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    Review: The Last Five Years at Actors Theatre
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    Pretty soon, it’s going to be a movie.

    But it isn’t yet.

    Thankfully, you have time to see this emotionally charged production live, before it hits the big screen and has the life is sucked out of it (Valentine’s Day, 2015).

    You have three weeks to discover The Last Five Years.  

    The premise of the American musical includes having characters telling stories through song. It is a difficult task to sing a character’s every word, emotion and thought for 90 minutes straight.

    It is even more difficult to do so when one is onstage completely alone.

    Yet, the two actors in Actors Theatre’s production of The Last Five Years manage to do just that. And they do so quite well. Autumn Hurlburt (Catherine Hiatt, a not-yet-successful actor) and Jed Resnick (Jamie Wellerstein, a very successful writer) share the stage in the two-person musical, but rarely do they do it at the same time.

    Both of the actors are well suited to their roles, drawing the audience in and compelling us to stay with them on this journey; Hurlburt doing so with such vibrancy that she makes it nearly impossible to turn away.

    The story moves so quickly that an invested audience member might suffer from psychosomatic stress from fluctuating between elation and despair as Jamie and Cathy alternate in telling the events of their lives.

    Because The Last Five Years is about the relationship of Cathy and Jamie; about how their relationship came into existence, transformed into marriage, and ultimately ended.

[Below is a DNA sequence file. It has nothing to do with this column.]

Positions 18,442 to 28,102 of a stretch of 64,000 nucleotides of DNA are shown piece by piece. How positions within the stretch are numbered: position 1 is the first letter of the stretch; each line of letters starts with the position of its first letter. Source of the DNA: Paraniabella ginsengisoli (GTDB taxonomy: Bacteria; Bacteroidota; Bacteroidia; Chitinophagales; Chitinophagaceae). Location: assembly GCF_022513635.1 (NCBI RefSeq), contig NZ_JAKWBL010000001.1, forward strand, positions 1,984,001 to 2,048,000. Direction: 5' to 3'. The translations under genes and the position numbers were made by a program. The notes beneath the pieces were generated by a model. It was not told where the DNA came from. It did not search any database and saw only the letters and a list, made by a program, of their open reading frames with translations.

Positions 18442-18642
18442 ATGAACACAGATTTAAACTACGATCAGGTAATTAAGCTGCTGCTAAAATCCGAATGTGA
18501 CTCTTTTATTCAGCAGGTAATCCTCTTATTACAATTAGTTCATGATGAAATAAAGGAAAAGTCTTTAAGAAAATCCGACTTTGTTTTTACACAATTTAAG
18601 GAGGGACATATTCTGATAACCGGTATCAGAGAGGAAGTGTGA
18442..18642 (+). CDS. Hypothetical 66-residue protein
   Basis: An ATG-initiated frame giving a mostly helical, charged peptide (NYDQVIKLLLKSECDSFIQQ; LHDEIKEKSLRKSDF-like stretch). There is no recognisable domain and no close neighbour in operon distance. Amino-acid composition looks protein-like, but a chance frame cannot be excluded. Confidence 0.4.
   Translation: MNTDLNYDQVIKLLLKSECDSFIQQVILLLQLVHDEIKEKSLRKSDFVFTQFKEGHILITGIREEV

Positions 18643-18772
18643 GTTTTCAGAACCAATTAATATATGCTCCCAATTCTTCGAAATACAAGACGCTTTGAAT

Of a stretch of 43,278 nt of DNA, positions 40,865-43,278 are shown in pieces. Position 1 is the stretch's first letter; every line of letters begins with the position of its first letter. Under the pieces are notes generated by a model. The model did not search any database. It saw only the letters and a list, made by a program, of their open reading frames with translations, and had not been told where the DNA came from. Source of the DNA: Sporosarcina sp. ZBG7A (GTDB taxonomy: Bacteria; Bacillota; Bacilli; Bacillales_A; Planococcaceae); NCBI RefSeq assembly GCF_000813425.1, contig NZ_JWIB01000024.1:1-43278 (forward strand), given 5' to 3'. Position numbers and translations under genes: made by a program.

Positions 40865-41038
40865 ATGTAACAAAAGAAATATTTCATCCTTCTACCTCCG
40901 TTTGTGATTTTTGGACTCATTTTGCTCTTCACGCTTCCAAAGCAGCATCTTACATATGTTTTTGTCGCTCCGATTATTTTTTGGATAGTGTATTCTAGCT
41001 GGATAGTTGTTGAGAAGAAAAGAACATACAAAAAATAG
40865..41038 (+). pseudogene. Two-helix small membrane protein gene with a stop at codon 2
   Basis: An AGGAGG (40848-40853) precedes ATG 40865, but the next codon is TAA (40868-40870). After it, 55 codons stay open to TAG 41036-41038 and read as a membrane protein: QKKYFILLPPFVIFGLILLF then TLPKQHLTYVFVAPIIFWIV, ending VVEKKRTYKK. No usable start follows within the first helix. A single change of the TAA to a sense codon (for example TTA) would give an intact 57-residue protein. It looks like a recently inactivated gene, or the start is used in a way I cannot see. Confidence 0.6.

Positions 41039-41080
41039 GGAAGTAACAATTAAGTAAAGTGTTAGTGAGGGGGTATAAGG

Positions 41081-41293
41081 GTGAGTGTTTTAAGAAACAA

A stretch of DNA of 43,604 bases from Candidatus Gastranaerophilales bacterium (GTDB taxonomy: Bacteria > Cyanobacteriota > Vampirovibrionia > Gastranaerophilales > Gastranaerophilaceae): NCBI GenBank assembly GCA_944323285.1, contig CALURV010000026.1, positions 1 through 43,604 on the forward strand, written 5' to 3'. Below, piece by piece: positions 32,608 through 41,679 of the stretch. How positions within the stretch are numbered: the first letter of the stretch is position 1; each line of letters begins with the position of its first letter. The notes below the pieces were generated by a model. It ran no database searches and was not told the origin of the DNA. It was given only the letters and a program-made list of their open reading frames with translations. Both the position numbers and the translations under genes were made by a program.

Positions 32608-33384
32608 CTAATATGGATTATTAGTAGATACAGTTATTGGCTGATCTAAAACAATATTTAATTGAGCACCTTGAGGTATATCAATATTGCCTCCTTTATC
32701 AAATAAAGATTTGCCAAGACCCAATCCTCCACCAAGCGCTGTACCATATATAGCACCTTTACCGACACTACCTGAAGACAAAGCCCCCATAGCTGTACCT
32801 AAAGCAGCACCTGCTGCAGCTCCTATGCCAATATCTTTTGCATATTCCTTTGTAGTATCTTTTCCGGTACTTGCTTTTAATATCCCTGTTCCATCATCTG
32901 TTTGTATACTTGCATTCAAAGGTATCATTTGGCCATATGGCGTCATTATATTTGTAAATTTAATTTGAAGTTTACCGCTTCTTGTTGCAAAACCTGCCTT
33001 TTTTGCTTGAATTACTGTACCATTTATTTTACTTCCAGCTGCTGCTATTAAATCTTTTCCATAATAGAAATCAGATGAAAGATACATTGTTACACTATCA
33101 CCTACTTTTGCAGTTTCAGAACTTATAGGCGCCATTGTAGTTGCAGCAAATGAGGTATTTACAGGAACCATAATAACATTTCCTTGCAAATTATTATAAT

But the difference here is that Jamie tells that story from the very beginning, while Cathy tells it from the end.

    The result is an intriguing and emotional mash-up, which leads to a stirring moment when Cathy and Jamie meet in the middle, both literally and figuratively, and for a few brief seconds, they are together again. Cathy and Jamie see each other in this quietly beautiful place.

    They are in love.

    And time stands still.

    And then, as ships passing in the night, they once again find themselves alone.

    It is the only time in the entire production where the two actors are actually scene partners with each other. And it is the sudden and deliberate contrast of this staging that makes the moment so striking.

    The mark of a well-done technical production is when those technical elements (lights, sound, costumes, set design) don’t stand out on their own, but blend to make the production more cohesive and stronger as a whole.

    Such is the case with the production elements in The Last Five Years. Phillip Allgeier’s media design transforms a stark, white apartment into a multitude of locales, while Dane Laffrey’s creative use of a rotating floor (along with Director Meredith McDonough’s effective direction) keeps that apartment anchored while transporting the actors and the audience.

    A nod must also be given to the normally unmentioned run crew of this production, both scenic and wardrobe, for some of the fastest quick-changes [not] seen in a long time. And, with the exception of a few dropped pieces backstage (yes, we heard those, you guys) they were flawless.

    The Last Five Years continues at Actors Theatre through October 26th. Tickets are available online or by calling the Actors Theatre box office at 502.584-1205.

    Image: Courtesy of b.brymer/Actors Theatre                                 

    Michelle Rynbrandt's picture

    About Michelle Rynbrandt

    Before landing in the Possibility City, Michelle toured the country performing in various regional theatres. Having been there and done that, she can honestly say that Louisville's cultural opportunities are second to none.

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